How prevalent is food contamination in the UK?
Every day in the UK there are reports of bacterial contamination in our food, this week The Independent, through i News, has reported that an urgent warning has been issued by leading supermarkets due to fears a number of products may contain potentially fatal E. Coli.
Customers who have recently been shopping in Harrods or Tesco are being urged to avoid eating two products from Fromagerie Alpine due to the possible contamination of the bacteria.
Customers who purchased the affected products are being advised not to eat them, and instead return them to the store, where they will be issued with a full refund.
The same website recently published an article titled ‘Asda recalls own-brand cranberry and nut cereal bars over fears they could give you Salmonella’ going on to state the supermarket has warned customers who purchased the Cranberry and Nut Cereal Bars not to eat them, due to the risk that they could cause extreme food poisoning symptoms.
The UK’s Food Standards Agency (FSA) also listed this recall by Asda within the Food Alert section of their website.
To summarise, food contamination is prevalent in the UK and food companies are continually looking at ways to improve their processes, especially in the areas of food preparation, food handling and food service.
What does this mean for your customers in the food industry?
The responsibility lies with the food manufacturers and the consequences of a product recall are costly.
Factory contamination of food and drink by pathogens and physical contaminants continues to present problems for the industry and relates to foodborne illnesses. The FSA’s ‘E. coli cross-contamination guidance’ includes the advice: ‘The use of separate identifiable or colour coded disposable gloves for different activities located in designated areas might assist with avoiding cross-contamination.’
The justifications are two-fold:
(1) gloves can be an effective barrier to decrease the transfer of microorganisms from hand to food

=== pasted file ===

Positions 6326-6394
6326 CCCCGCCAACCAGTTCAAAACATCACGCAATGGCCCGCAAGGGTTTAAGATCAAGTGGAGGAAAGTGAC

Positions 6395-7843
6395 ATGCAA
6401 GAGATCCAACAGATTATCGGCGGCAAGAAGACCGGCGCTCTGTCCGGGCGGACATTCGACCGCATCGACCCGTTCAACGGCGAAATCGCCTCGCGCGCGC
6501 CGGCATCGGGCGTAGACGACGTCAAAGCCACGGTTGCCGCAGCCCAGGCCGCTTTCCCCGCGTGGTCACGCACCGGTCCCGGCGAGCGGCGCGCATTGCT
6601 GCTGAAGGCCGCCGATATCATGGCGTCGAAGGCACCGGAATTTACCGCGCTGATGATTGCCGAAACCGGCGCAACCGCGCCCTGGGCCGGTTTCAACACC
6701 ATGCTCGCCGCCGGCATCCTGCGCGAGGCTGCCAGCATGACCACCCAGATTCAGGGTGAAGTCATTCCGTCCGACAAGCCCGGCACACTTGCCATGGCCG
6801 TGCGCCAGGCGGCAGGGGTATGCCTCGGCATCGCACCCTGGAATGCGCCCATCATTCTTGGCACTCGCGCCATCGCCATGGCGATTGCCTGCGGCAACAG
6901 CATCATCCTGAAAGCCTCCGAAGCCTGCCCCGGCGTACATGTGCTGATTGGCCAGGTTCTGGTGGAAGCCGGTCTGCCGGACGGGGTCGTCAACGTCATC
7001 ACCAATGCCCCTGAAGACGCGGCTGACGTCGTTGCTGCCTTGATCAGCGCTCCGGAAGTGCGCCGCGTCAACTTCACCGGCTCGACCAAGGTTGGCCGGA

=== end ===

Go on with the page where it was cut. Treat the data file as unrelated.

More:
(2) compliance in preventing cross-contamination can be easily monitored.
However, gloves themselves can and do contribute to the problem of cross-contamination:
(a) food handlers often touch non-food contact surfaces (or other contaminated items like coins) in food preparation areas before handling ready-to-eat food
(b) likewise, when a food worker switches task while wearing gloves between handling raw foods and ready-to-eat foods without washing their hands and forearms properly, even a new pair of powder free gloves can be contaminated by pathogens transferred while removing the first pair of gloves.
How your food customers address risk in their business operations
WorldAware has cited that food companies dealing with RTE foods should consider the following aspects of their business operations:
Ensure that all incoming materials are free from contamination and have been purchased from a reputable supplier.
Facility Location, Design, and Structure
Consider the design and flow of the processing operation to ensure that it is conducive to delivering food products free from contamination.
Understand the type and location of pieces of equipment throughout the production process as the equipment itself can contribute to issues controlling bacteria within the food facility.
Cleaning and Sanitation
Employ a well-established cleaning program to combat the potential threat of bacteria. Factors which require consideration include staff training, SOPs, chemical agents, and documentation of cleaning in accordance with pre-established cleaning schedules.
Schedule and record the cleaning (including wet and dry techniques), maintenance, and repair of all equipment.
Train all staff, including non-food handlers, to follow good personal hand hygiene practices. Awareness of food handler activities which may give rise to the presence of bacteria must be highlighted as part of the staff training program. This is particularly important for workers employed in high-risk food areas.
How can we help food companies with their process improvements?
Colour-coding is often one of the steps companies take to improves their processes. When only a single glove colour (commonly blue) is used to handle all foods (ready-to-eat and raw) as well as all other tasks such as handling and emptying waste, cleaning equipment and facilities, cleaning restrooms, washing dishes, cleaning up bodily fluids, wearers often see gloves as a means to protect themselves from chemicals, dirt and food residues.